Disney's "Strange World" Box Office Upset After Theatrical Release in France is Missed

The Walt Disney Company and the Fédération Nationale des Cinémas Français (FNCF), the trade association of French film exhibition companies, are at odds today after the Disney Company announced that "Strange World" will not be released theatrically in France Today, the two companies are at odds over the fact that.

Why Disney is sending "Strange Worlds" straight to Disney+ - In January, France announced very strict new rules regarding window screenings. Under the new guidelines, Disney must deliver a film to video-on-demand four months after its theatrical release and to streaming 17 months later (this is an improvement from the previous window of 36 months). In addition, five months after a film is released on Disney+, the streaming distributor must temporarily remove the film and offer a 14-month period of exclusivity to the free-to-air operator. To avoid going through so many hoops, the studio plans to skip the theatrical release of Strange World altogether and release the film directly to the platform. [In 2020, when Disney sent Pixar's "Soul" directly to Disney+, the FNCF reacted negatively: "The cinema would like to share its immense frustration regarding this decision, which is destructive for the entire sector," and claimed that Disney's action was "totally unjustified economically . is completely unjustified economically."

What Disney is saying - In a statement, Disney explained: Strange Worlds will not be released in France and will be offered to all Disney+ subscribers in France. We are supporters of French cinema and have been for decades, but this new and cumbersome media timeline is anti-consumer, ignores the evolution of behavior over the last few years, and puts us all at risk of piracy. We will continue to make decisions on a film-by-film basis and according to the unique circumstances of each market"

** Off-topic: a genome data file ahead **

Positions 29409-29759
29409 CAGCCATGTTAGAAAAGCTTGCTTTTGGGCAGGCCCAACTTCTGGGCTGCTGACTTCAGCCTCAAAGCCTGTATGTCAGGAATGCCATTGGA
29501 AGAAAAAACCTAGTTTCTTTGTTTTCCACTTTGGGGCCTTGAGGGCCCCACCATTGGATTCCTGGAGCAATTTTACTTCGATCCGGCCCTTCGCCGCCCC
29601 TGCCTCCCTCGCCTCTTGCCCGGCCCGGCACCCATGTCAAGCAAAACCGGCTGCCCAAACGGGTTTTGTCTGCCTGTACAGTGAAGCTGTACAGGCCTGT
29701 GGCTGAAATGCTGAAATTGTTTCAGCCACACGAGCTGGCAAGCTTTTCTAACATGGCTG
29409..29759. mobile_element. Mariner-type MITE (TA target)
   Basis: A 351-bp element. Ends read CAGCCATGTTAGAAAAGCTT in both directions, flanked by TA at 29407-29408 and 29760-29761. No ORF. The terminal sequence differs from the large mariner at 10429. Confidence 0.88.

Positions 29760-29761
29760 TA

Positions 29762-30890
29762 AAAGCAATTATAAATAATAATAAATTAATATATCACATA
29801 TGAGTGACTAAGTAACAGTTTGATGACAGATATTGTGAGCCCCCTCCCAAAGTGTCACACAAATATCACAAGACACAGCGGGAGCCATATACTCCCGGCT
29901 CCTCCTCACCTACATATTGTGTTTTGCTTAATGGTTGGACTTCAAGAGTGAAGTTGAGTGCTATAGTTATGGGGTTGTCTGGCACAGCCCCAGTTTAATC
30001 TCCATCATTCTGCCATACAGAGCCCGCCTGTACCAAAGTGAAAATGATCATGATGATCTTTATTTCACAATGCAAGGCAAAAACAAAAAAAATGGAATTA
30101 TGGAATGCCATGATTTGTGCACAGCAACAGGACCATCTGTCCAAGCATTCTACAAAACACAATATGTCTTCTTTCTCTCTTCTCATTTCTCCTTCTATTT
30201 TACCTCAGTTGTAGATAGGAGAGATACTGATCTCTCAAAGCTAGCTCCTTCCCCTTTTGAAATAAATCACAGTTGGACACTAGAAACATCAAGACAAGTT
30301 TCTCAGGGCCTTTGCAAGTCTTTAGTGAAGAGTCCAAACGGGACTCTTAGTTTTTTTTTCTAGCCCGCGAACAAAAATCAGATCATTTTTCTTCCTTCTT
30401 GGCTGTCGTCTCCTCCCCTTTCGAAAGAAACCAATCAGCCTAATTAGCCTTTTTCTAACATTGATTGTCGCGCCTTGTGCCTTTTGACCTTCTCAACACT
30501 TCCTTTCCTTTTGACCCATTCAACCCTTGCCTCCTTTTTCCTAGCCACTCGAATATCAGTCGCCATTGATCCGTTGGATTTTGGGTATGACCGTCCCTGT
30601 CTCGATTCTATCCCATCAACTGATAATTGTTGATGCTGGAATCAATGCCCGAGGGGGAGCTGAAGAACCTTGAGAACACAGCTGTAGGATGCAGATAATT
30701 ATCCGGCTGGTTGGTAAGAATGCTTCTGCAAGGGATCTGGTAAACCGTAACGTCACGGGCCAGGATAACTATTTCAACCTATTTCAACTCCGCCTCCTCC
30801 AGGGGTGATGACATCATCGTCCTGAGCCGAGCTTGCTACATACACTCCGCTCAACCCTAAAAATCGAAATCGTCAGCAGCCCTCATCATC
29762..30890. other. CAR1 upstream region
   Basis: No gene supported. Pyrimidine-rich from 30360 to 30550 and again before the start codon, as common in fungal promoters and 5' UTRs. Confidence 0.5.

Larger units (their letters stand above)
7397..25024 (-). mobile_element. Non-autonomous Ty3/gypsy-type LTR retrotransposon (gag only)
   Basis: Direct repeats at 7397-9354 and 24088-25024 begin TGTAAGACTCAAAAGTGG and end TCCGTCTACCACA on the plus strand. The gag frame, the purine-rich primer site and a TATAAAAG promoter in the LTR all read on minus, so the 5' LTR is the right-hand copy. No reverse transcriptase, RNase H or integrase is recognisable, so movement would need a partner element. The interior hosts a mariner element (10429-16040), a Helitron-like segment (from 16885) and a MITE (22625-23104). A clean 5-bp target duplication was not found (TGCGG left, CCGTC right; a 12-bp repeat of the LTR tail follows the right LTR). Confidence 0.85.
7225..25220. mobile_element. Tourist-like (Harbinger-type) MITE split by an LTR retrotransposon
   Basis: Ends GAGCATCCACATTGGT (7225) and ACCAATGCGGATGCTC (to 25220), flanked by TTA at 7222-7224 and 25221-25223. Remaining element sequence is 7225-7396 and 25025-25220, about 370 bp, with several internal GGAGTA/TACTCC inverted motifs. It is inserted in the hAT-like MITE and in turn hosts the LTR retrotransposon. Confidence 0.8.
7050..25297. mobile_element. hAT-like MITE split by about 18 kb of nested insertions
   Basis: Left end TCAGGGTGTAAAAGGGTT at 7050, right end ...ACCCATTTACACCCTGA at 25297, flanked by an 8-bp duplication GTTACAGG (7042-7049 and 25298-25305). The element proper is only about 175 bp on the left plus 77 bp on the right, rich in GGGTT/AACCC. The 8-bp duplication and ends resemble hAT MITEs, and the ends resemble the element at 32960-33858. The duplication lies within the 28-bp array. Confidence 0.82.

How did the FNCF respond - When interviewed by Variety, an FNCF representative claimed: "As we understand it, Disney is frustrated by the fact that they have to withdraw titles from their service in order to give exclusive slots to free-to-air channels .

Going forward - Today, the FNCF invited Disney to a meeting organized by the French national film organization CNC to discuss ways to bring back Disney feature films to French cinemas. The group also urged the French government to work toward a timely resolution of the issue and avoid audiences and box office owners becoming victims of a dispute between the studios and the government.

What this means in the long run - the French window law does not apply only to Disney and could have far-reaching implications for other platforms HBO Max and Paramount+ are scheduled to launch in France in the near future, and the country's window law is very likely to force these platforms to follow Disney's lead.